Great American Ballpark in Cincinnati 7/26

So, now that I was settled in Cincinnati, I was actually able to make it to the game early for batting batting practice. The Reds museum offers a ticket to what they call a “BP tour.” Basically, they charge you $15 so you can get into the stadium at 4:30pm for batting practice, as opposed to 5:15pm for season ticket holders, or 5:40pm for everyone else. Is it worth it, you ask? Well, let’s see…

The first day I did this, when we entered into the stadium, there was no one on the field. The cages were set up, but no one was taking batting practice. And it wasn’t until about 4:50pm that players started to come onto the field to begin batting practice. The Reds weren’t hitting many balls into the stands, but finally when Jay Bruce was hitting with the second group of hitters, he lifted one just over my head, which I ran up the stairs to retrieve from a seat. But that was it.

I ran to RF when the rest of the stadium opened at 5:40pm, and found a ball in foul territory in LF down the line. Then, I decided to hang out in the LF bleachers, where I caught a HR on the fly from an unidentified Mets player, who was hitting in the 3rd and final group. At the conclusion of batting practice, as I was walking up the stairs, an older man, who was at the game with his grandson pulled me aside and asked me if I’d sell him the ball I caught, and how much I wanted for him. I told him that I wouldn’t be able to sell it to him, but instead, I gave it to his grandson. He was overwhelmingly grateful and shook my hand twice, and really couldn’t thank me enough.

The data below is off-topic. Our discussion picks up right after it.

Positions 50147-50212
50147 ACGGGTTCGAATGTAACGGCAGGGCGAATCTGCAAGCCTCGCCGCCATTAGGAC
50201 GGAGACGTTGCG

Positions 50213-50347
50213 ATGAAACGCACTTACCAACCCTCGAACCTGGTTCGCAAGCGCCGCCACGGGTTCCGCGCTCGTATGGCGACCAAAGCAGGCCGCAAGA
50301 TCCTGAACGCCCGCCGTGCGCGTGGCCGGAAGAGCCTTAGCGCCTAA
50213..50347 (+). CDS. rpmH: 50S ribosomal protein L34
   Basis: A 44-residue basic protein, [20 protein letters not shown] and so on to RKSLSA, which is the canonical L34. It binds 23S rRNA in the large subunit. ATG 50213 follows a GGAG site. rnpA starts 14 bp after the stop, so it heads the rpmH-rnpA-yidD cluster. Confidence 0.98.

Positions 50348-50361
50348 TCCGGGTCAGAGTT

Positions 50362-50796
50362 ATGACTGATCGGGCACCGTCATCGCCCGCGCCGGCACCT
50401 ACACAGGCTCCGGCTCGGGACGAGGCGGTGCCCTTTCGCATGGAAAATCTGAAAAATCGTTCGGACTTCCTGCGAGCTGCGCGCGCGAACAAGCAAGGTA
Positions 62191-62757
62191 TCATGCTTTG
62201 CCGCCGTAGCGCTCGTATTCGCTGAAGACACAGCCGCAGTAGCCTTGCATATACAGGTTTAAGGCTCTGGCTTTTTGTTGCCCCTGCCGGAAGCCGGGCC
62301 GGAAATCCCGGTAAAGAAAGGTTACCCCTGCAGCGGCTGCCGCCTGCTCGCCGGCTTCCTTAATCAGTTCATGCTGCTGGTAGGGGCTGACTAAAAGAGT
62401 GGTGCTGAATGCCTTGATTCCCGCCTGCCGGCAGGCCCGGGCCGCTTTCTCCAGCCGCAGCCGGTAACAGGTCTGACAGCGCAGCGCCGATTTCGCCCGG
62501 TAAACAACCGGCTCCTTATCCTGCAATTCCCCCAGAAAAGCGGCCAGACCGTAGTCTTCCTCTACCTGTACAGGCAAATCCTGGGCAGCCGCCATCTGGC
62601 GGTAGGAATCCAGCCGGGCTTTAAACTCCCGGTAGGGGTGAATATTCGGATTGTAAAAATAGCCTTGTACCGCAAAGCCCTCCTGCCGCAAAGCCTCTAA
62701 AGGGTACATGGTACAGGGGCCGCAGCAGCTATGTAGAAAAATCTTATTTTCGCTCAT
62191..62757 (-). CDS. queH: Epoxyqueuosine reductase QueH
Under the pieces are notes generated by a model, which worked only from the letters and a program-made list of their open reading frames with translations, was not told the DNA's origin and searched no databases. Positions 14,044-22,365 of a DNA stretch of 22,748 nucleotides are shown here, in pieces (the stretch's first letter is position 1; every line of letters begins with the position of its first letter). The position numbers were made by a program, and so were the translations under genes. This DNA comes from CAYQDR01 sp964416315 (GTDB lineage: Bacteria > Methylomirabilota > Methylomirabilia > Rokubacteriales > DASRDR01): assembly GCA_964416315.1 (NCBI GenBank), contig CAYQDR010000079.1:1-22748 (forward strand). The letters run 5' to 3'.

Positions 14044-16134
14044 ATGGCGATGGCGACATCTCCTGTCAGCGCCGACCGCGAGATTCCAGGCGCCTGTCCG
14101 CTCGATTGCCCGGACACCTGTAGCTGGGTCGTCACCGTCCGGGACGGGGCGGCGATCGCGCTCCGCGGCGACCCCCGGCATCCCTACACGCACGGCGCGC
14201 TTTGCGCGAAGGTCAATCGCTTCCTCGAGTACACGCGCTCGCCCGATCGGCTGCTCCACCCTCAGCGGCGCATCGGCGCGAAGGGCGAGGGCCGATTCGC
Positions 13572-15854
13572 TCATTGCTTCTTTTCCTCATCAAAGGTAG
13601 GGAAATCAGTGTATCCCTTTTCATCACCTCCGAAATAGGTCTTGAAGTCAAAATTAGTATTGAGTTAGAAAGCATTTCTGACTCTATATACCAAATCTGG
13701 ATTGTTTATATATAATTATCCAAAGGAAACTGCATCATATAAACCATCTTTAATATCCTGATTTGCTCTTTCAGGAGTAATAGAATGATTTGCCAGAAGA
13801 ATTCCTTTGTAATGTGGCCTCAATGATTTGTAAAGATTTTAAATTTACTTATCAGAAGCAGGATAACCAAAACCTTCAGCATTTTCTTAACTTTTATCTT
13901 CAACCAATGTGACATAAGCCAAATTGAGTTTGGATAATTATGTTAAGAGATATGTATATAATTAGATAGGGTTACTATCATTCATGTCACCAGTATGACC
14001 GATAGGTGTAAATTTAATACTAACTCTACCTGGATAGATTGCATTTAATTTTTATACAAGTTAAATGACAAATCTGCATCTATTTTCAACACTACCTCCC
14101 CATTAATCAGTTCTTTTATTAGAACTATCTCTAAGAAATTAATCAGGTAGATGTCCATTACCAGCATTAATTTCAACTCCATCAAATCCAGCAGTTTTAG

I always love to give away balls, especially when it means so much more to other people, and they truly appreciate the kind gesture.

For the game itself, I decided to splurge on a ticket. I spent $60, which is the most I’ve ever spent on a ticket to a regular season game. I’ve gone to a few Yankees vs. Red Sox games in Fenway, and spent $50, but that was years before the age of stubhub. Nowadays, I rarely even spend $20 on a ticket. This is how close I was:

In the picture above, you can see I’m sitting on the railing, directly above Jose Reyes. In the picture below, you can see that I’m directly behind the camera crew, on the 3B side of home plate.

Well, the purchase of this seat paid dividends! In the top of the 4th, Justin Turner fouled a ball back, and in was retrieved by Carlos Beltran in the on-deck circle. He then tossed it right to me!! That was it for balls from the game, but my day wasn’t done yet.

In the picture above, you can see Terry Collins sitting on the top step. Well, I had a post game request for him. When the game ended, with the Mets victorious, I waited to see him come out of the dugout to step onto the field to shake hands with everyone. When he emerged from the dugout I shouted his name, and he looked at me. I asked for the lineup card. He looked at me confused, and sorta shrugged his shoulders. When he returned to the dugout, I was unsure what the result was going to be, but about 7 seconds later, he sought me out, and this was the result:


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